As Martin well knows, advances in neurological research have allowed science to uncover more and more of our innate, hard-wired, universal tendencies, the need to 'believe in mysteries' being one of them. The emergence of humankind's particular consciousness brought with it a lot of traits with it that helped us come to dominate the planet. One that helps motivate us to gather together and communicate is an instinctual drive to figure out things we all don't quite understand. Now that science has answered so many of the 'magical things' that were formerly inexplicable without blind faith in a mystical religion, an entire global generation is turning away from dogmatic established religions principally because they just don't need those explanations any more -- yet their brains still want to fill up that formerly adequately stimulated capacity for faith, dogma, rituals, weekly gatherings, a search for purpose outside of simple self-satisfaction (the goal of most teens) with something.
Alongside of this 'need to believe' is an EXTREMELY compelling drive to become addicted to just about anything from gambling to sun tanning; from obsessive interests in stamp-collecting to anorexia. 70% of Americans have an unhealthy addiction to food. In step brands that many, in at first what seems bizarre, but after linking an innate need 'to believe' with a deep seated tendency toward addiction seems almost to be expected, demonstrate a religious-like devotion to. The brands add inexplicable 'meaning' to their lives, just as eating does for so many. Now ponder that last snippet in light of people no longer attending church for a moment...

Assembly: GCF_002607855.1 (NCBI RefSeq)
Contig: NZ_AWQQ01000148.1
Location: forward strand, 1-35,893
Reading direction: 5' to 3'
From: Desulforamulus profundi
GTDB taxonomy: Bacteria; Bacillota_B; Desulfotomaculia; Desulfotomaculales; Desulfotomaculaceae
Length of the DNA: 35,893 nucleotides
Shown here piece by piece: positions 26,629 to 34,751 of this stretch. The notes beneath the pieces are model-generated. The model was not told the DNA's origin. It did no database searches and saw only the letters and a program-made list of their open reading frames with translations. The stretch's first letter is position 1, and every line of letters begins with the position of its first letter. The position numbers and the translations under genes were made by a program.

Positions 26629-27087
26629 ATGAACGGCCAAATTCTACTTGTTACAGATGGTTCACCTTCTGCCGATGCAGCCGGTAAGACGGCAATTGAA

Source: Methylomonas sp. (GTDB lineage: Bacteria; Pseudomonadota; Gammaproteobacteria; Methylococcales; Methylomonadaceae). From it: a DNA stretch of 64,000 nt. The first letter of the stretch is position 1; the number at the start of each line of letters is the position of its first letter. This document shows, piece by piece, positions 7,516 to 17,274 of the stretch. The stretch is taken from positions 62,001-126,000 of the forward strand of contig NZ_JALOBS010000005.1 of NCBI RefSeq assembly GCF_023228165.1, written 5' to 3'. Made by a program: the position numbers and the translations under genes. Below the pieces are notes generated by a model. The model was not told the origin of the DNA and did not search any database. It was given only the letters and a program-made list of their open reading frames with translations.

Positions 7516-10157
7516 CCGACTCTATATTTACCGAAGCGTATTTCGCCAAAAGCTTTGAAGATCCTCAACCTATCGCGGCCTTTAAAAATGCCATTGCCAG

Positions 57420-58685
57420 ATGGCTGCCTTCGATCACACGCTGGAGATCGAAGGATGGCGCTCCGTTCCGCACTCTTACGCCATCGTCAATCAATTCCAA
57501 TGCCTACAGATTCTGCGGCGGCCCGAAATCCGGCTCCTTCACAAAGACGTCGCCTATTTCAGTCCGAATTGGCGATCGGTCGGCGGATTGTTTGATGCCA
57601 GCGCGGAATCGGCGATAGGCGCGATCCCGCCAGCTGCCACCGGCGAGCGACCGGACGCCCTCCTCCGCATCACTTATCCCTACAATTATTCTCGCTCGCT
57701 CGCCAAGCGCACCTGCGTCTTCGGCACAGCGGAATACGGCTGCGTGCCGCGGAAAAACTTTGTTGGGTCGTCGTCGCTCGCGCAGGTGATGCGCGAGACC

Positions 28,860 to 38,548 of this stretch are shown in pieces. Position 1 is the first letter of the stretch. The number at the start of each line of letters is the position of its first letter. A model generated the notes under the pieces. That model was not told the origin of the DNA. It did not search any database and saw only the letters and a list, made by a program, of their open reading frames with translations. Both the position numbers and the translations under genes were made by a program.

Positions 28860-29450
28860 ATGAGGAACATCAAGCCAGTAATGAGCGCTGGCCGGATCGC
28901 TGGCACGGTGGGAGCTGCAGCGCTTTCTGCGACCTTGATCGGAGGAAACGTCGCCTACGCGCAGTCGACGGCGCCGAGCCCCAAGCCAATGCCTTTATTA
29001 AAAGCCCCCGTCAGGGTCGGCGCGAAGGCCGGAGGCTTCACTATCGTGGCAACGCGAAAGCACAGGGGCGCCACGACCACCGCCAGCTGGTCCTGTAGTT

Here's my take (somewhat related) post on why Web 2.0 and "FREE" will soon go the way of the dodo bird as the religious zeal wears off: http://t.co/vpsdmE4
Tuesday, 31 May 2011
Apple and Similar Brands Inadvertently Exploit Religious Zeal
Comment to a FastCompany.com article by Martin Lindstrom, author of "Buyology": "How Apple And Gucci Tickle Your "God Spot"
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